When I started this little adjunct to the Internet of Words journey, I’d not expected the reaction it garnered. People being genuinely interested in my backstory, is, I’ll grant you, something of a surprise. Having grasped the level of interest, I’ve gone back into my history to start putting together an actual chronology of what I’ve written, and when. That means, this week, I’ll ask you cast your mind back to October of 1985…
I’ve picked a US cassette sleeve for the sole reason that Ghostbusters is track one, and I’d spent quite a bit of time post ‘A’ Level exams obsessing about this film. I ended up at my first choice destination for college, and that meant three years of Media studies and English. I was told by my tutor it would be a good idea to practice learning how to write poetry, as it would grant a greater understanding of what I was going to learn going forward. Thus, the Big Book of Poetry was created:
Okay, it’s not that big (A5 size) but there are enclosed in these pages a respectable 32 poems. I say respectable advisedly: I was 18, and a lot of this is dire. However, my issues with depression are already apparent back then, and maybe if I’d paid more attention to myself in those early days my life might have run a different course. However, it is what it is now, and that’s just one of those intractable truths that you accept and move on from. However, I have picked one poem to share: it’s all hand written, in pencil, and hopefully this is readable enough.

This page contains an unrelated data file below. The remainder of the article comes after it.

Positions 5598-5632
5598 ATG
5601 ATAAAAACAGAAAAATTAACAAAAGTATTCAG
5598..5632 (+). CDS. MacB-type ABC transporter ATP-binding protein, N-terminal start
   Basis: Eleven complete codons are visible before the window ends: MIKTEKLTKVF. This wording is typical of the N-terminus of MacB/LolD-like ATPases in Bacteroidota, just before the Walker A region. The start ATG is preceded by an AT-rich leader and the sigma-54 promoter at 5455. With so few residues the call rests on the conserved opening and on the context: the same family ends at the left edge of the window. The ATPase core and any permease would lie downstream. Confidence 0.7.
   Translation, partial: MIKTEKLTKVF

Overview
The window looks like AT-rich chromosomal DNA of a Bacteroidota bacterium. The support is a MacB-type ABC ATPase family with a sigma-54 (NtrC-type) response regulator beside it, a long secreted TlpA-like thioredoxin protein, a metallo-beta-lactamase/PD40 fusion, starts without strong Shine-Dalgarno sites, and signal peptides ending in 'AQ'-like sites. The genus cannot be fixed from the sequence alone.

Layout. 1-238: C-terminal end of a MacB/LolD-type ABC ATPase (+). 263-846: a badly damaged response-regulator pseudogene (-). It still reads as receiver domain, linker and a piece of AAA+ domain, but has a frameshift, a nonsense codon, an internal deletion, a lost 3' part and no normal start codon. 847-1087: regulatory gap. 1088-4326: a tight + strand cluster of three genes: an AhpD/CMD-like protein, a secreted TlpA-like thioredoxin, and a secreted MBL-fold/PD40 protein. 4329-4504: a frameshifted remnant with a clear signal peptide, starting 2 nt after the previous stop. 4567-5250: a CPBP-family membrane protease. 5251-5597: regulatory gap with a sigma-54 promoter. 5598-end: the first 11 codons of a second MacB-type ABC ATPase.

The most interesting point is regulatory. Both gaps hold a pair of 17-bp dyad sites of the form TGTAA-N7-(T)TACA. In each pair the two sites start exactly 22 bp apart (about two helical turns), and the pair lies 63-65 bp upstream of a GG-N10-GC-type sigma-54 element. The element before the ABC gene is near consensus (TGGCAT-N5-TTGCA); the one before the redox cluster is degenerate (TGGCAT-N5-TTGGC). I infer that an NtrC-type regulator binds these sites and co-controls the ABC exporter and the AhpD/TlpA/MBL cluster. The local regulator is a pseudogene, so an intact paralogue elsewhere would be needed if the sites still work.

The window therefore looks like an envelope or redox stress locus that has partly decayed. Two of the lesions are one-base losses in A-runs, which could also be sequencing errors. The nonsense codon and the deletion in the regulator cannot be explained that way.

I know when this was written: a trip up to London (I think to see something course related) which prompted my first attempts to capture a world that was still amazing and brilliant on my own terms. Even though a lot of that year is lost completely to the vagaries of alcohol, late nights and bad memory, these poems remain. Some are named for people I remember, others I don’t recall at all. There are also hints of what else influenced my life, most especially the book of poetry studied in my first year, forming the basis of an end year dissertation.
These poems are still an important part of what I am, and to understand me is to know that many of these works run through me as letters through a piece of seaside rock. Without Brian Patten, in particular, I would not be the person I now am. There’s a lot to look back on at this part in my life, and to be honest not all of it was stuff I am proud of (as seems to be a theme that runs through large swathes of my existence.) However, if you are to truly understand where my love of writing began, it was here. There’s also a story, already told from this period of my life, that’s featured previously on the Blog. If you’re interested about that time someone tried to convert me to Christianity, you could do a lot worse than go read this.